As a starting point, in her presentation, “The Constitution and how it empowers the health ecosystem to protect the interest of the health citizen,” she referred to the 2019 General Household Survey which established that while 84,7% of households have access to healthcare services, “only 16,4% have medical aid/health insurance” and “83,6% do NOT have medical aid/health insurance”.
Gcaleka then reminded her audience that in terms of Section 27 of the Constitution of South Africa, “everyone has the right to access to healthcare services” and that “no one may be refused emergency medical treatment”.
“This means access regardless of one’s ability to pay or not; meaning that no one may be denied this right,” she said, adding that government was duty-bound to achieve the progressive realisation of Section 27 of the Constitution based to a large extent on the principal of equality.
“In terms of the principal of equality,” Gcaleka explained, “discrimination is prohibited, and money and employment should not be determining factors!”
Unfortunately, she was to point out later, factors such as poor governance and corruption had become serious factors affecting the equal distribution of both health and education services according to the Publics Service Accountability Monitor: “This also includes poor performance of government officials and poor management of public resources.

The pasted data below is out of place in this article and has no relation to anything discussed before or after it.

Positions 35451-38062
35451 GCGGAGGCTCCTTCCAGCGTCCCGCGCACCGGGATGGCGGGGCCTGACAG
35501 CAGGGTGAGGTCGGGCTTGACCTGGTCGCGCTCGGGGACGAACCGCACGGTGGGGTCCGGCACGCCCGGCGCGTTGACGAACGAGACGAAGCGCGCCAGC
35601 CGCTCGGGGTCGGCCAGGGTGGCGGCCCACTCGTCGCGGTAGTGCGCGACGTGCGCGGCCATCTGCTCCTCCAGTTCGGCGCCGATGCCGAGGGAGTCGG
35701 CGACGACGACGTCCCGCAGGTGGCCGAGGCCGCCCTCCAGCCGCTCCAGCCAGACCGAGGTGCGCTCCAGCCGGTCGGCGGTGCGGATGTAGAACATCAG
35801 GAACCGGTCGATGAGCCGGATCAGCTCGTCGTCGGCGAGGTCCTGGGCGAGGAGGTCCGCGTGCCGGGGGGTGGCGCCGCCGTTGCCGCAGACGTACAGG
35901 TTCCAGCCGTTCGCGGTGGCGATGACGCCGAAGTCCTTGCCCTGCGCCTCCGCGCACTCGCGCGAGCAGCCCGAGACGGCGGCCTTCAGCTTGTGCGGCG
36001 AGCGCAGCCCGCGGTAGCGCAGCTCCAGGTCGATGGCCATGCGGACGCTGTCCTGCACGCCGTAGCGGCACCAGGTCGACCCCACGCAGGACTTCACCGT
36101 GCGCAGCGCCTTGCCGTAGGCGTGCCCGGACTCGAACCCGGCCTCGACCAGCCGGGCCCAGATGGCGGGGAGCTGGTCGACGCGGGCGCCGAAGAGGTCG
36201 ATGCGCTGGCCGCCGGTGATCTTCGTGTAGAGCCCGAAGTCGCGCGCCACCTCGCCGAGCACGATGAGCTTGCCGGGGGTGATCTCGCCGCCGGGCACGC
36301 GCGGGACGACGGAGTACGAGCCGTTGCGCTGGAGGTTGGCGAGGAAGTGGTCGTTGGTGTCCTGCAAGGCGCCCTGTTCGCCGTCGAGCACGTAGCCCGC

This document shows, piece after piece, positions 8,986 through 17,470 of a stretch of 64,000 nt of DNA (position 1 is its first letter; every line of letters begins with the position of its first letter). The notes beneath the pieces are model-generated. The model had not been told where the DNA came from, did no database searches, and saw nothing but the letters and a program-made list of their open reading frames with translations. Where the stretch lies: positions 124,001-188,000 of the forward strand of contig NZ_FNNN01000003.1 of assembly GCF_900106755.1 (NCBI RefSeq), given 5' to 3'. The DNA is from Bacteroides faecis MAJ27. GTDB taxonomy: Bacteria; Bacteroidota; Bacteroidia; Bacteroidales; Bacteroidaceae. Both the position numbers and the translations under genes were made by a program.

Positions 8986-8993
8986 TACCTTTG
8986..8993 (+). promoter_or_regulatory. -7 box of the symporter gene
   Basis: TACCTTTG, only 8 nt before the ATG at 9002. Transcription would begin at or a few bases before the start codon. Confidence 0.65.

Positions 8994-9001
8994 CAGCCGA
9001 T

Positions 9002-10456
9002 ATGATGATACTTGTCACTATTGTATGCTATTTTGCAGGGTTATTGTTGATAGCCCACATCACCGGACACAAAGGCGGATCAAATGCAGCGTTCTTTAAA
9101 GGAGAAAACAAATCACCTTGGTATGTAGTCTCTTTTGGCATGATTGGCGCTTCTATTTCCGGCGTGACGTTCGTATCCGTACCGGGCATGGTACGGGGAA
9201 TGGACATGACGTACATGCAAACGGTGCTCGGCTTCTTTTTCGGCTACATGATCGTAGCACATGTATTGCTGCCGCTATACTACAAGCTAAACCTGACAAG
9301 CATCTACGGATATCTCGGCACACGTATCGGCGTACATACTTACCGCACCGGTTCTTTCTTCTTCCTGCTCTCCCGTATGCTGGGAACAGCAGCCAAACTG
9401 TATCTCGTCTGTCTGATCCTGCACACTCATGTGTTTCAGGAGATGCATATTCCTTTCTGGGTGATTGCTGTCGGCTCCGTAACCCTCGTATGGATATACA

“We need properly functioning state institutions!” she exclaimed, stressing that provincial and municipal levels of government must also be held accountable.
Supporting her concerns in this regard, Gcaleka referred to an investigation into the conditions and performance of four Eastern Cape hospitals in 2020 in terms of Section 6(4) of the Public Protector Act 23 of 1994.
Issues raised were cleanliness, infrastructure, lack of equipment and peripherals, and long queues to consult and access to medication.
“What we found were staff shortages, lack of medical equipment, insufficient supply of PPE, poor physical infrastructure, no mortuary, shortage of office space, inadequate office equipment, shortage of human resources, dilapidated buildings, lack of vehicles, lack of laundry services and poor water supply.”
In short, the responsible provincial health department had failed to ensure “enjoyment, delivery or access” to effective health services for the surrounding communities.
In an earlier reference to the proposed National Health Insurance (NHI) scheme, Gcaleka indicated that the successful implementation of NHI would be largely dependent on a “massive reorganisation of the health system”.
Alluding to NHI again when concluding that high-quality healthcare was a moral and ethical imperative, the planned NHI system, said Gcaleka, would represent a “major opportunity for transformation”.
“However, implementation of these recommendations will require leadership, investment, and accountability.”